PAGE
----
denominations and religious leaders were actively involved in
opposing the 1987 reinstatement attempt.

-    Since abolition, at least 6 Canadian prisoners convicted of
first-degree murder have been released on grounds of innocence.
Two were incarcerated for more than 10 years before their
innocence was established, after wrongful conviction for crimes that
would likely have resulted in their execution if Canada had retained
the death penalty.

-    Canadian research on the deterrent effect of punishment has
reached the same conclusion as the overwhelming majority of US
studies: the death penalty has no special value as a deterrent when
compared to other punishments. In fact, the Canadian Association
of Chiefs of Police has stated: "It is futile to base an argument
for reinstatement on grounds of deterrence".

-    Under the terms of the Canada/USA extradition treaty, Canada
may choose to refuse an extradition request without assurances that
US prosecutors will not seek or impose the death penalty. In a
number of recent cases, US prosecutors have voluntarily agreed not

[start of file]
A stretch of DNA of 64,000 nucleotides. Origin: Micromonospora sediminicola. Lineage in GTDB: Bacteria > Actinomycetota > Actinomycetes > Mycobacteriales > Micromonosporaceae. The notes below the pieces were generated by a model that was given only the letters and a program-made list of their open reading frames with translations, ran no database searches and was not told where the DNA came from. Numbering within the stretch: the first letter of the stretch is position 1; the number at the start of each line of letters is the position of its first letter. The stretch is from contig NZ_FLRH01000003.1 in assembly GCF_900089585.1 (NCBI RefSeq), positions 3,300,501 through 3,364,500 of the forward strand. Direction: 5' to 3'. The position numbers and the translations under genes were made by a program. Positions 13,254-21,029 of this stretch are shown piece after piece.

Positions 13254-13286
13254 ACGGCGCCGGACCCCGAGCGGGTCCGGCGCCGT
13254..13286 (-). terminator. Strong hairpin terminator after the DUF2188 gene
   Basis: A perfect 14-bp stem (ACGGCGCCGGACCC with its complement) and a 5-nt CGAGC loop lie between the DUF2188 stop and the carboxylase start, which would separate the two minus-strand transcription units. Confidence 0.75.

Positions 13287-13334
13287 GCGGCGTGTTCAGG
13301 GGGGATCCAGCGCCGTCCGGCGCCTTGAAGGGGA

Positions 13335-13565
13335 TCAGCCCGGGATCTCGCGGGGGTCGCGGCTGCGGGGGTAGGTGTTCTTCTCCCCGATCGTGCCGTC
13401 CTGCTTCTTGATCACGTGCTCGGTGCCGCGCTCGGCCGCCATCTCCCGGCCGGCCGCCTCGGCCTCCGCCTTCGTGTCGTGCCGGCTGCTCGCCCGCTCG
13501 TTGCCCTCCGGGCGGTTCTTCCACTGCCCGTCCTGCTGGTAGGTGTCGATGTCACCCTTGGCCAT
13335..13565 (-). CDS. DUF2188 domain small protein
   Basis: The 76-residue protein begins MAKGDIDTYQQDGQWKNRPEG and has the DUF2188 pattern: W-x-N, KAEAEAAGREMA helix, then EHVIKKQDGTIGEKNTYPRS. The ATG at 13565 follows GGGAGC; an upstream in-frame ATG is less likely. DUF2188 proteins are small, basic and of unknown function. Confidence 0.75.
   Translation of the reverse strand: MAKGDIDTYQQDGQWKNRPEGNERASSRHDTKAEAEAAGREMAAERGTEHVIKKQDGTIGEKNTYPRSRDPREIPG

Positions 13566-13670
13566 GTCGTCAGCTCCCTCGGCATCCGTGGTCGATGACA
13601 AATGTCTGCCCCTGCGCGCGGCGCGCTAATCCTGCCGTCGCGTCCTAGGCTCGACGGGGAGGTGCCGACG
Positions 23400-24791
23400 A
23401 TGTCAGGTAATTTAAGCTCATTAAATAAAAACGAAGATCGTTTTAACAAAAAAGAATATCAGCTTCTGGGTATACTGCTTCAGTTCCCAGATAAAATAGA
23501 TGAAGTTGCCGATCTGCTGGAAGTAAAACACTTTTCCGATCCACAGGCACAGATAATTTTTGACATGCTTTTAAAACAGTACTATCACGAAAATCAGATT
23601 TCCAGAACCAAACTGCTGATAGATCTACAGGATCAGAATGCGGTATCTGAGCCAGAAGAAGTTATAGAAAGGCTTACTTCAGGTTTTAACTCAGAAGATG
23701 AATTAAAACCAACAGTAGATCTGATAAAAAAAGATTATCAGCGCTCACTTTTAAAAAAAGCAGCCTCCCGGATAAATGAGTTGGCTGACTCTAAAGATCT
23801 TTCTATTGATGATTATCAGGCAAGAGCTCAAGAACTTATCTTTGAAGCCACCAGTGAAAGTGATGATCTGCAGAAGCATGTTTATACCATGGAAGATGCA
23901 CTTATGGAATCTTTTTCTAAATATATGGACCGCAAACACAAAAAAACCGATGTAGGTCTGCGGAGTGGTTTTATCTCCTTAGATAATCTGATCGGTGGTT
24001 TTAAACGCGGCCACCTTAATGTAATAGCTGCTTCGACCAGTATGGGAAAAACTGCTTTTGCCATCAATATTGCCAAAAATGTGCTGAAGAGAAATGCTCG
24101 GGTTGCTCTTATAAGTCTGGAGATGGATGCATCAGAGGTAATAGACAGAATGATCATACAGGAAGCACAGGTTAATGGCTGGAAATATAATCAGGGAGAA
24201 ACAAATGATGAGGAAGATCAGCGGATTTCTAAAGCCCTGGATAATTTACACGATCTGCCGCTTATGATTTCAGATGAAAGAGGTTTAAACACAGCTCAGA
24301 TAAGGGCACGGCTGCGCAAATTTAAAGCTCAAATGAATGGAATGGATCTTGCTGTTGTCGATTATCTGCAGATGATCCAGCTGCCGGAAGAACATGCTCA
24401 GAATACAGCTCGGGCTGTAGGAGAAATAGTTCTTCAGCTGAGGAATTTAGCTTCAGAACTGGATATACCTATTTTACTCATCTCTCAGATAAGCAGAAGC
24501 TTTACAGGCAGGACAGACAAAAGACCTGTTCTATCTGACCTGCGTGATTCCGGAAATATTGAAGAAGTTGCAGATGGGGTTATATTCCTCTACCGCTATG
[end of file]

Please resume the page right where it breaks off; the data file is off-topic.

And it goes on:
to seek the death penalty in order to obtain the prompt return of
murder suspects.

-    There are no current measures calling for death penalty
reinstatement. The present Canadian government is opposed to the
return of capital punishment and has rejected calls for a national
referendum on the issue.

                                Information provided by:  Mark Warren-Amnesty International, Ottawa
            Return to CCADP's Canadian Page

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This page was last updated April 25, 2005            Canadian Coalition Against the Death Penalty
                This page is maintained and updated by Dave Parkinson and Tracy Lamourie